Unflinching, outspoken, and deeply empathetic, NPR’s “Code Switch” has only grown in popularity as audiences search for more nuanced conversations about race. What started as a blog and evolved into a podcast in 2016, “Code Switch” faces the uncomfortable head on to talk about relevant racial issues. Through their warm humor, thoughtful discussions, and incredible journalistic prowess, they have become one of the most important (and popular) podcasts of today.
With over 330 episodes, “Code Switch” has shown that it is here to stay. Episodes are typically just 35 minutes long, but they have been known to reach the 50-minute mark on occasion. With a rotating cast of journalists of color including Gene Demby and Karen Grigsby Bates, each episode dives into new territory, whether it be music, food, television, community, overcoming trauma, systemic violence, or moral panic over Critical Race Theory.
Original co-host and senior producer Shereen Marisol Meraji left the show in September of 2021 to join the Nieman Fellowship at Harvard University, but her contributions to the show cannot be overstated. Her last episode on “Code Switch” looks back on her early days as a journalist two decades ago in the summer of 2001. While media at the time had fully focused their attention on the tragic disappearance (later assumed murder), of Chandra Levy, a congressional intern with whom Congressman George Condit had been having an affair.
But Meraji wasn’t reporting on that. She had traveled to Durban, South Africa to report on a global conference on racism that had attracted thousands. For the majority of the episode, she tells us the details of the conference, what was being laid out, and why it had filled her with hope before all of that hope was swept away once that first plane hit the World Trade Center. It’s a shocking but fascinating and deeply informational episode.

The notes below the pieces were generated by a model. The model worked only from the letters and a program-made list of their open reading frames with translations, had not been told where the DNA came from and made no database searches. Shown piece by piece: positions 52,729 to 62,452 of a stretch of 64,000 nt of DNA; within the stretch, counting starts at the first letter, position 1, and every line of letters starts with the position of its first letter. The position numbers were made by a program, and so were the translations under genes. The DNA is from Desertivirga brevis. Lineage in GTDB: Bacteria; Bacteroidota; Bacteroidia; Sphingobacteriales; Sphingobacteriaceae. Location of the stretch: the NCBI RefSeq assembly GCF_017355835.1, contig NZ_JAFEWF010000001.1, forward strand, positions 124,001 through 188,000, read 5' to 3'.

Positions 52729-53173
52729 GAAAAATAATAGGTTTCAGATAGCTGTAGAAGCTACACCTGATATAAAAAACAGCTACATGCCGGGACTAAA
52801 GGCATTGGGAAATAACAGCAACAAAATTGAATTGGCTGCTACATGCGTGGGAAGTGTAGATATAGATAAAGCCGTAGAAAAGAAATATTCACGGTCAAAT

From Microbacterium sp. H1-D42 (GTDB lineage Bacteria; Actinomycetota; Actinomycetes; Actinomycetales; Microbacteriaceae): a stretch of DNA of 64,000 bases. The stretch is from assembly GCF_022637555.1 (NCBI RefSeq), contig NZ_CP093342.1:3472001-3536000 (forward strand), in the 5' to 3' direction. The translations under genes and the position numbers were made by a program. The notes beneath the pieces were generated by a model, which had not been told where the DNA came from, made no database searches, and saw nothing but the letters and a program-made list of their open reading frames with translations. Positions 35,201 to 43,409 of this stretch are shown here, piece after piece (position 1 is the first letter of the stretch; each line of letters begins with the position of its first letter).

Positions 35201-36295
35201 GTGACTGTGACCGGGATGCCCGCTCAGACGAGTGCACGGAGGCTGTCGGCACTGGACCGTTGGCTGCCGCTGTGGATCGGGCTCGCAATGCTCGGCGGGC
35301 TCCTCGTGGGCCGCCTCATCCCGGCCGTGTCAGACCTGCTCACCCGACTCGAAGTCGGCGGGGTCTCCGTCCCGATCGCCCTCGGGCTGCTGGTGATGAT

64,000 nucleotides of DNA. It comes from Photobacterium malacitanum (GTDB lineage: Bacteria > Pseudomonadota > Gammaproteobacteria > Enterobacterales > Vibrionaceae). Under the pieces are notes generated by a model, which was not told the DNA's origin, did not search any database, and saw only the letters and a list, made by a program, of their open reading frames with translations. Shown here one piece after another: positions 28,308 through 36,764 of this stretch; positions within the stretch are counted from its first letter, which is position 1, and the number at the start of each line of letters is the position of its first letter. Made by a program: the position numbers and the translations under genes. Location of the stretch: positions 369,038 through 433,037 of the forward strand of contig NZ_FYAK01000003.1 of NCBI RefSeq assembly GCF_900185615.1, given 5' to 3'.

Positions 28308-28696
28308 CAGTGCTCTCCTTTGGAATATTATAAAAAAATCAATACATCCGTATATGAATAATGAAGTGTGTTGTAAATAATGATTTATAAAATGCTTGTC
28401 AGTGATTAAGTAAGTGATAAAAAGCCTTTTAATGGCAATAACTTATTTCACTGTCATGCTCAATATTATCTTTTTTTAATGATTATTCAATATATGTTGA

This show was named Apple Podcasts’ first-ever Show of the Year in 2020 – for obvious reasons. Especially in the summer of 2020, they gained an immense amount of listenership as the Black Lives Matter movement gained momentum across the country. People came out in search of gaining more insight and knowledge on the movement and the Black experience in the United States. They released episodes like “Why Now White People?,” looking at what made George Floyd’s murder the catalyst for nationwide protests as opposed to other BLM protests in Ferguson, Mo. in 2014 and Minnesota in 2016.
“Code Switch” features a variety of perspectives from their journalists and producers, focusing on all areas of race, diversity, and cultural issues. Recent episodes are exploring whether therapy can solve racism (or at the very least, heal systemic and generational trauma), as well as the tensions between indigenous fishermen and commercial fishermen in Canada, why people lie about being Native American, and the connective tissue that holds together the genre of Latin music. The show also frequently shares episodes from their NPR podcast cousins like “Planet Money,” “The Limits,” and “It’s Been A Minute.”
See for yourself why “Code Switch” has earned nothing but praise. The show has an all-encompassing warmth around it, making it feel like each episode is an intimate conversation despite its thousands upon thousands of listeners, but it does not shy away from directness. Be sure to check out this NPR classic to be a part of the narrative.